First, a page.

The belief that people’s moral and/or political duties are contingent on a contract or agreement among them to establish the society in which they live is known as social contract theory. To explain to Crito why he must remain in prison and accept the death punishment, Socrates offers a social contract argument. Social contract theory, on the other hand, is appropriately linked with contemporary moral and political philosophy, and it was Thomas Hobbes who gave it its first comprehensive exposition and defence. Following Hobbes, John Locke and Jean-Jacques Rousseau are the most well-known proponents of this hugely important idea, which has dominated moral and political philosophy throughout the history of the modern West.
As a result of John Rawls’ Kantian version of social contract theory, moral and political theory regained intellectual impetus in the twentieth century, and was followed by fresh studies of the subject by David Gauthier and others. New objections of the social contract theory have lately been made by philosophers from various backgrounds. Feminists and race-conscious philosophers, in particular, have argued that social contract theory is at best an imperfect account of our moral and political lives, and that it may even conceal some of the ways in which the contract is parasitic on the enslavement of certain groups of people.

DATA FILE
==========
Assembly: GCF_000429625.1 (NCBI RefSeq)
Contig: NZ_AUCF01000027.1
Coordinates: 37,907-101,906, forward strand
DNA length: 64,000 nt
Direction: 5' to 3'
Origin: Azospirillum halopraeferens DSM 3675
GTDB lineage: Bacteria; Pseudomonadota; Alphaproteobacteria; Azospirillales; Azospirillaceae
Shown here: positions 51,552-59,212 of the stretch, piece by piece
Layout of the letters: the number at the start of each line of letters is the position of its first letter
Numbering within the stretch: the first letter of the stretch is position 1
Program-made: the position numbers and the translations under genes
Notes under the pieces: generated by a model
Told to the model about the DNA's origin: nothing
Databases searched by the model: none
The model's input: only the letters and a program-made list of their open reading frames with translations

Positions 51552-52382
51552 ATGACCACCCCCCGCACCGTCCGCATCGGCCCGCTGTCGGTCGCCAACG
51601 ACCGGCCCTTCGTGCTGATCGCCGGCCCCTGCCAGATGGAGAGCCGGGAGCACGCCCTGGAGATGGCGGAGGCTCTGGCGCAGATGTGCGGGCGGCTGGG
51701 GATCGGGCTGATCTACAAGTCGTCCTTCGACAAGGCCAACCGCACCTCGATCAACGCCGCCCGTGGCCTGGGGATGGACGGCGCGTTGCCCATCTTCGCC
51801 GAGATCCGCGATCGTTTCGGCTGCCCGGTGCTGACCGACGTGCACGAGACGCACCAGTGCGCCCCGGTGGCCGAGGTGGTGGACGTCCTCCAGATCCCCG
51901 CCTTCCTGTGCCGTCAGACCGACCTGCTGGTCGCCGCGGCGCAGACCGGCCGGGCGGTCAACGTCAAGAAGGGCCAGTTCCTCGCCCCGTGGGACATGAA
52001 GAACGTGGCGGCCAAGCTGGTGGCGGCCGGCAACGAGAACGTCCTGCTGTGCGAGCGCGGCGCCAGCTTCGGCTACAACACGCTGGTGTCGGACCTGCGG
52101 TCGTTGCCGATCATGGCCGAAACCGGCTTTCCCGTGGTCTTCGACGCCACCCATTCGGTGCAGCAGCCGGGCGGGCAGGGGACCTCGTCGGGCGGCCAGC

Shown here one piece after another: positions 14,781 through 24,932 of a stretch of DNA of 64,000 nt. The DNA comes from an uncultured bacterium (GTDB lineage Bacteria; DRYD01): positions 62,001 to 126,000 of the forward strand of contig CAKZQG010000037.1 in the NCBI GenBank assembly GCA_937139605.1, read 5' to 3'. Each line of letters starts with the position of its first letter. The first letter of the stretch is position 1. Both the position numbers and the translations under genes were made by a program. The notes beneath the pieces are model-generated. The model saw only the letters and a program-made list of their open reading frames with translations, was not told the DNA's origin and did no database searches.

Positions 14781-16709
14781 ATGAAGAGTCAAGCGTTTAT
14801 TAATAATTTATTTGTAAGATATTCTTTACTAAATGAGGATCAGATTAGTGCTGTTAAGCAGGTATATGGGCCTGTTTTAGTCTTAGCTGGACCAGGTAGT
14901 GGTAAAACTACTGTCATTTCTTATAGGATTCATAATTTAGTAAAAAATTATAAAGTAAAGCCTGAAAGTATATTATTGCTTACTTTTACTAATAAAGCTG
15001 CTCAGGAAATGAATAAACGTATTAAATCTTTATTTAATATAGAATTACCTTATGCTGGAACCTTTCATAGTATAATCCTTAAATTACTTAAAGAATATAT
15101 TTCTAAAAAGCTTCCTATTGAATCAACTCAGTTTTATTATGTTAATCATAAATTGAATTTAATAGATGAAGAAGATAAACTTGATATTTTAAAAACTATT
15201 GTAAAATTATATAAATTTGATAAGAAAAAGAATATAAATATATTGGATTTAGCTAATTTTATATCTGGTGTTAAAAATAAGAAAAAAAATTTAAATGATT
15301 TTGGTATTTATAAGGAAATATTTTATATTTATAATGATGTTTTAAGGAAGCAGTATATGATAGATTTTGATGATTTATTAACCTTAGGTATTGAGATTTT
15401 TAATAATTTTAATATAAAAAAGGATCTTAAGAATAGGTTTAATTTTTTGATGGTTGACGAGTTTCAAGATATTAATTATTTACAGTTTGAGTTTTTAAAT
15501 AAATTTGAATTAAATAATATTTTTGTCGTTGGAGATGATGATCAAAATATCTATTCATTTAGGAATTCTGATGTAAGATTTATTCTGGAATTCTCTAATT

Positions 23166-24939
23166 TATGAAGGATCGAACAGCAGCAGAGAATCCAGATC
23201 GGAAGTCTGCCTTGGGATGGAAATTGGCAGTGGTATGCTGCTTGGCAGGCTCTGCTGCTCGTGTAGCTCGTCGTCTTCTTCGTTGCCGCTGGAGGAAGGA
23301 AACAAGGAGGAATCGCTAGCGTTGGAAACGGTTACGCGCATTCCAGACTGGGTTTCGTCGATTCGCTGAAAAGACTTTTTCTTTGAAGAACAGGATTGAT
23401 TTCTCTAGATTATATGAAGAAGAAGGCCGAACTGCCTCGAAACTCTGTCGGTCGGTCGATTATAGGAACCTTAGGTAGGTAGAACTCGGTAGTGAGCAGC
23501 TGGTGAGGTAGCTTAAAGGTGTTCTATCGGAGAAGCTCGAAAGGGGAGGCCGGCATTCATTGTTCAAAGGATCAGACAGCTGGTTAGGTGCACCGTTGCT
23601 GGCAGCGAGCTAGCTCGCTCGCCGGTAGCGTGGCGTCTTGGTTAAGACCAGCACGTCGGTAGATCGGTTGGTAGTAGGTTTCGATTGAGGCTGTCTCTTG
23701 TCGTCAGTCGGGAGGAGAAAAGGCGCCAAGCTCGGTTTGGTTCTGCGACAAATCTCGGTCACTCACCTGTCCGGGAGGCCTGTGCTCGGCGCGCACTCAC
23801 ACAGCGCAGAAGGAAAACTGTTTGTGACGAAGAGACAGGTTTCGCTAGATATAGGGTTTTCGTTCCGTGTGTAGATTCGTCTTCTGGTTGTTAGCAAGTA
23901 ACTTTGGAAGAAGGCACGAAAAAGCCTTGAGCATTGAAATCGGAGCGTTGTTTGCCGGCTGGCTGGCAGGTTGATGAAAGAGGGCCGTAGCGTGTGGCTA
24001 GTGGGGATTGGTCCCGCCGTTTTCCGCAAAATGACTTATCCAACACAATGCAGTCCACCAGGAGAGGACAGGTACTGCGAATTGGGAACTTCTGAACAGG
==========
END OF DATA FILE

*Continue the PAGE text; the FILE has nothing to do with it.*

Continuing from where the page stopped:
The Discourse on the Origins of Inequality, the Discourse on Political Economy, The Social Contract, and Considerations on the Government of Poland are the most prominent of Rousseau’s contributions to political philosophy. However, sections in many of his other writings, both big and minor, amplify or elucidate the political themes in those works. His basic political concept is that a state can only be legitimate if its citizens act in accordance with their “general will.” The Social Contract is the most thorough exposition of this concept known as the Social Contract Theory. Rousseau’s normative social compact, argued for in The Social Contract, is intended to address this unfortunate state of affairs and to address the social and moral evils that have resulted from society’s growth. For Rousseau, the contrast between history and justification, between mankind’s real position and how it should live together, is crucial. While we should not disregard history or the roots of the issues we face, we must address them by using our ability to choose how we should live. Despite how frequently it tries to, might never makes right.
The Social Contract opens with Rousseau’s most famous quote:
“Man was born free, but he is chained everywhere”.
Humans are inherently free, and were free in the State of Nature, but civilization’s “progress” has replaced such freedom with subservience to others, owing to dependency, economic and social disparities, and the extent to which we assess ourselves by comparisons with others. Because a return to the State of Nature is neither conceivable nor desirable, the goal of politics is to restore our freedom, allowing us to reconcile who we are and how we live together. This idea forms the fundamental philosophy behind Rousseau’s Social Contract Theory.